Continuous Monitoring System Performance Qualifications or Test SOPs: How to Meet Your Quality Management System Requirements

Pharmaceuticals production line workers
Paul Daniel, Vaisala
Senior GxP Regulatory Compliance Expert
Industrial Measurements
Life Science

This week we received a question from a blog reader on PQs for environmental monitoring systems.

Dear Paul, I’ve reviewed several of the Vaisala validation webinars, but I wanted to ask a question specific to my facility's continuous monitoring system. Are there canned PQ scripts that we can adapt to our system? I would like to perform a robust valid

Dear V, First off, thank you for checking out our webinar series and for reaching out! We do not currently have any “canned PQ” scripts.
However, you will find this very easy to do on your own. If we do a quick risk assessment with the standard parameters (likelihood, severity, and detectability) it becomes clear that a monitoring system software, even one as adaptable as Vaisala's viewLinc, has relatively few critical functions:

The critical elements are simply:BLOG-IMAGE-SAMPLE-VAISALA
1. Reporting of data (so that we can make GMP decisions based on the reported parameters.)

2. Automatic generation of reports (this only if your Quality System has integrated automated report generation as part of your procedure.)

3. Alarming - Thresholds and Communication (this only if your Quality System has proceduralized analysis of alarming as part of your release criteria. However, you may want to include it anyway as it can protect product so well.)

Most other system elements are either less important or non-configurable (and so are tested by OQ or system testing by Vaisala). If you integrate them into your Quality Management System, you might consider the following elements critical as well:
1. Notification schedules
2. Alarm Acknowledgement Comments as a vehicle for team communications
3. Calibration Alarms

So, my approach  is to make a generic PQ protocol that includes worksheets with blanks that you can fill in with the required parameters for the given location/report/alarm. Include in your worksheets parameters such as delays, thresholds, notification recipients. You should be able to access this right from your Monitoring SOP or Policy. If you don’t have a policy or SOP that states these values, then you probably don’t have a process to validate/PQ.

Another way to play this is to skip the PQ, but have an annual alarm testing SOP. You can use this SOP as the vehicle to test your alarms (which you should do annually anyway) and simply verify that the procedure is in place and has been performed within the last year.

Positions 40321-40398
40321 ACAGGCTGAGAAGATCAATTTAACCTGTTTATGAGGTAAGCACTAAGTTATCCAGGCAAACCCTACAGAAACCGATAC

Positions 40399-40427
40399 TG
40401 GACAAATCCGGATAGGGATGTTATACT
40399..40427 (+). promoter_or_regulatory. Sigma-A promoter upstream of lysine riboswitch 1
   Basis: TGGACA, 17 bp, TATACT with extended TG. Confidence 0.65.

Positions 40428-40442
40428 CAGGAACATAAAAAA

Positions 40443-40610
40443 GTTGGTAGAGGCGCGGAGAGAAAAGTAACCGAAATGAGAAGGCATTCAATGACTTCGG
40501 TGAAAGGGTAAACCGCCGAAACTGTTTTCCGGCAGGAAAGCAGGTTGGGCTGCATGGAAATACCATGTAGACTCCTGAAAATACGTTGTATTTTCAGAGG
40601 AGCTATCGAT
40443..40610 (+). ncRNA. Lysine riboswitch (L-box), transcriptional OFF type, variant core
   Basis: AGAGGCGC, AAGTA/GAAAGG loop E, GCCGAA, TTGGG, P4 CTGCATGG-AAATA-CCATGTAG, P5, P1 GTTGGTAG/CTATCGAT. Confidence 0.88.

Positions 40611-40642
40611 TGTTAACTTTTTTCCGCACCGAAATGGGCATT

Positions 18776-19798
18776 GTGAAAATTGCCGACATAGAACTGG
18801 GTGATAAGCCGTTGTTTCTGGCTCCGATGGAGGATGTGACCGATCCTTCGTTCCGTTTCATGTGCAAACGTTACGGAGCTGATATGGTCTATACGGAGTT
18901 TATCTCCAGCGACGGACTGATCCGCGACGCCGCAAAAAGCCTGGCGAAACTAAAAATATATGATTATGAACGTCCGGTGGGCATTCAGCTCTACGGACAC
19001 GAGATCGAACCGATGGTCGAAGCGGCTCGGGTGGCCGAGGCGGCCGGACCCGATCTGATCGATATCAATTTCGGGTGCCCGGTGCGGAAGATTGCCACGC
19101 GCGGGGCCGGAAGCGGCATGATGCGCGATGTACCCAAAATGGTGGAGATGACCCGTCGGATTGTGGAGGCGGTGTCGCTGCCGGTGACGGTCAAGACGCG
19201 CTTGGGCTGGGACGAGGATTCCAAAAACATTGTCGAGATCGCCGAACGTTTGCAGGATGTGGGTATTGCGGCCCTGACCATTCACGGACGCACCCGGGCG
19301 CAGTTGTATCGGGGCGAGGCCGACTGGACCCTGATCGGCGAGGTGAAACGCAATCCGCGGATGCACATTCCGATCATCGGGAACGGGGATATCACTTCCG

These are just a couple ideas to guide you in this process and I am happy to review anything you put together and give input!

The basic process is to challenge each location/alarm/report. Use parameters for each function that are included in your existing Quality Management System documents. Often we run into customers that want to do a PQ, but have no process to validate because they haven’t integrated the system functions into their Quality Management System.

Let me know how I can be of further assistance and good luck!
Best regards,


Rocio Aojalla

Jul 25, 2018
Please, I need to Qualify my vehicle for transportation of product between 15 to 25 °C
I do not know how many time it is necessary to makes the test or for how many hours, for the no load test and load test please could you tell me with legal references there is.

Best Regards

Rocio Aojalla

Paul Daniel

Jul 25, 2018
Dear Rocio:

There is some good guidance around this topic from the USP, which I will share later.

As far as actual “legal” regulations, this will depend very much on which countries you do your shipping and transportation activities in. The GDP (Good Distribution Practices) vary widely from country to country. My best recommendation is to look at the regulations for both the country(s) where you manufacture your product as well as the countries that receive your product. Start there and you will be able to tell what set of regulations legally apply to you.

Now back to guidance. For a starting point, try the USP Revision 36 Chapter <1079>. It touches on qualifications of vehicles for transportation of pharmaceuticals and medical devices.

In the end, much of this boils down to your expected use cases. If your products will be in the truck for no more than 24 hours, then should do your test for at least 24 hours. This duration should be the same for both loaded and unloaded conditions.

Good luck and thank you for reading our blog!

Paul Daniel

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